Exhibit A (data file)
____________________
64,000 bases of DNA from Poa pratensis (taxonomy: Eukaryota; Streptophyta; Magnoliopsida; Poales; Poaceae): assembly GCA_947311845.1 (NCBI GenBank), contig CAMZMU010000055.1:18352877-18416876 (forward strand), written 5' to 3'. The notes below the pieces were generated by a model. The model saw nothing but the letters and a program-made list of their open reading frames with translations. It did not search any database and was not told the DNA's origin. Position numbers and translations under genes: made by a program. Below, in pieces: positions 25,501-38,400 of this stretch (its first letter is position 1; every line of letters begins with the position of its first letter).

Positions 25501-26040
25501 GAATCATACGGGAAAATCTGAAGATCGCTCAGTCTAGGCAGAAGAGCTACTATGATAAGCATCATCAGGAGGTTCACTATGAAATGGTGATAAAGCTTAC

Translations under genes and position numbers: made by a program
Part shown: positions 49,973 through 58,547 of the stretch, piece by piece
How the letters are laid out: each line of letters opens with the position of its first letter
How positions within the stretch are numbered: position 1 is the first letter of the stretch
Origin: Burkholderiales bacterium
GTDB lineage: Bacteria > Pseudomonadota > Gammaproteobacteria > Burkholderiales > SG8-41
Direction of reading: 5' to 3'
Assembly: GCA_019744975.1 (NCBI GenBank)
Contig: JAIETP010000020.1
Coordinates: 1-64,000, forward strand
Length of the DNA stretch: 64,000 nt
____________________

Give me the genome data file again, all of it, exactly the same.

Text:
64,000 bases of DNA from Poa pratensis (taxonomy: Eukaryota; Streptophyta; Magnoliopsida; Poales; Poaceae): assembly GCA_947311845.1 (NCBI GenBank), contig CAMZMU010000055.1:18352877-18416876 (forward strand), written 5' to 3'. The notes below the pieces were generated by a model. The model saw nothing but the letters and a program-made list of their open reading frames with translations. It did not search any database and was not told the DNA's origin. Position numbers and translations under genes: made by a program. Below, in pieces: positions 25,501-38,400 of this stretch (its first letter is position 1; every line of letters begins with the position of its first letter).

Positions 25501-26040
25501 GAATCATACGGGAAAATCTGAAGATCGCTCAGTCTAGGCAGAAGAGCTACTATGATAAGCATCATCAGGAGGTTCACTATGAAATGGTGATAAAGCTTAC

Translations under genes and position numbers: made by a program
Part shown: positions 49,973 through 58,547 of the stretch, piece by piece
How the letters are laid out: each line of letters opens with the position of its first letter
How positions within the stretch are numbered: position 1 is the first letter of the stretch
Origin: Burkholderiales bacterium
GTDB lineage: Bacteria > Pseudomonadota > Gammaproteobacteria > Burkholderiales > SG8-41
Direction of reading: 5' to 3'
Assembly: GCA_019744975.1 (NCBI GenBank)
Contig: JAIETP010000020.1
Coordinates: 1-64,000, forward strand
Length of the DNA stretch: 64,000 nt